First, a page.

These and other aspects, objects, and features of the present invention will become apparent from the following detailed description of the exemplary embodiments, read in conjunction with, and reference to, the accompanying drawings.
The present invention relates to mitigating SRS optical interference between data propagated at a first optical wavelength and video information propagated at a second optical wavelength on the same waveguide. More specifically, the invention relates to improving the quality of video transmissions on a optical network by modifying idle transmission patterns or transmitting random data to a non-existent MAC address when data is transmitted according to a data standard at a first optical wavelength and when the video information is transmitted on a second optical wavelength.
In an exemplary embodiment of the present invention, an idle pattern replacement device can monitor the downstream data stream of a tap routing device in the electrical domain in order to detect the idle patterns that the routing device generates and that cause SRS optical interference between the optical data signals and optical video signals propagated at two different optical wavelengths. To mitigate the SRS optical interference, the idle pattern replacement device generates non-repetitive substitute data in the electrical domain to take the place of the previously generated repeating or constant idle patterns. The idle pattern replacement device accomplishes this goal by modifying the idle transmission patterns or transmitting random data to a non-existent MAC address. The substitute data of the idle pattern replacement device can be converted from the electrical domain to the optical domain and then optically transmitted to subscriber optical interfaces at a first optical wavelength that is different than a second optical wavelength used to carry video information.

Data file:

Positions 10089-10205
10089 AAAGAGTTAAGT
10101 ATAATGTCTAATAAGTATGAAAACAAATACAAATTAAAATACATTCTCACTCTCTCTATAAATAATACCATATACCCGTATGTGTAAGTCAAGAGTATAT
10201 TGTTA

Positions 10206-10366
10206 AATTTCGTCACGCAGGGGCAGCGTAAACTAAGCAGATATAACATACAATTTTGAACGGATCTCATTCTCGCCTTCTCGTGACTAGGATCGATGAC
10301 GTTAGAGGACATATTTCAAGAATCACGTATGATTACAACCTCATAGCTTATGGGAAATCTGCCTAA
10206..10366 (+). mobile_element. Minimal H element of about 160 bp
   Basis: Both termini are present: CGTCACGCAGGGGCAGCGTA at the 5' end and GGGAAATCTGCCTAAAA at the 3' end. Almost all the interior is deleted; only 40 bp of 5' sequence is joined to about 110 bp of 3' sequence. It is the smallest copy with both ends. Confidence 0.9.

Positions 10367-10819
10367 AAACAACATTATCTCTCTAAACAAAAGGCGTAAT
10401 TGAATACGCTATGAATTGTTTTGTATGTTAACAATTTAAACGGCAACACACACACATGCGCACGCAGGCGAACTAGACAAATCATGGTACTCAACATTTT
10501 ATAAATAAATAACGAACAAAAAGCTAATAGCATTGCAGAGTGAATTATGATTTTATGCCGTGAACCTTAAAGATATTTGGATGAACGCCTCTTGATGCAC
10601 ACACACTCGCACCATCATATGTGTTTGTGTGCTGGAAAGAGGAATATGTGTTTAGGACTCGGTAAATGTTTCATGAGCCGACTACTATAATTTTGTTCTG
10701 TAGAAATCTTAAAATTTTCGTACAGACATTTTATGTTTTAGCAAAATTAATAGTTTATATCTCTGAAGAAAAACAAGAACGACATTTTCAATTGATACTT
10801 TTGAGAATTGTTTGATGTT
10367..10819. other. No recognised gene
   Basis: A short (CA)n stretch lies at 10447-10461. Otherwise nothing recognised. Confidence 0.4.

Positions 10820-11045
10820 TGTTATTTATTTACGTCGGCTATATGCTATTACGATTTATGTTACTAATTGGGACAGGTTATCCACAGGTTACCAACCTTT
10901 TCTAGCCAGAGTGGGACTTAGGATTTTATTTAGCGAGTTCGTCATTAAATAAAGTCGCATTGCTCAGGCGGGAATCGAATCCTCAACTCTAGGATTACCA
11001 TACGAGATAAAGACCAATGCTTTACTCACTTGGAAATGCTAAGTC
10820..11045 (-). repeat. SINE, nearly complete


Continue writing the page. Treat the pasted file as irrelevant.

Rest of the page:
Referring now to the drawings, in which like numerals represent like elements, aspects of the exemplary embodiments will be described in connection with the drawing set.
The logic interface 415 is also connected to a tap routing device 433. The tap routing device 433 can comprise a commercial chip that implements the IEEE 802.3ah standard by using 8B/10B encoding on the incoming data. Therefore, the tap routing device 433 can transmit idle code patterns when no data is received from the logic interface 415. Alternatively the 8B/10B encoding may be added at the tap multiplexer 430, as discussed below. The 8B/10B encoding process includes steps in which each 8-bit word of data is replaced with a specified 10-bit symbol. According to one exemplary embodiment, the tap routing device 433 sends the downstream data to a plurality of tap multiplexers 430. The tap multiplexer 430, that can comprise a Serializer/Deserializer (SERDES), divides the signal among a plurality of subscriber optical interfaces, and it handles serialization of data. In some exemplary embodiments, the tap multiplexer 430 can produce idle pattern codes. Usually when the tap multiplexer 430 has the capability to produce idle pattern codes, the tap routing device 433 does not.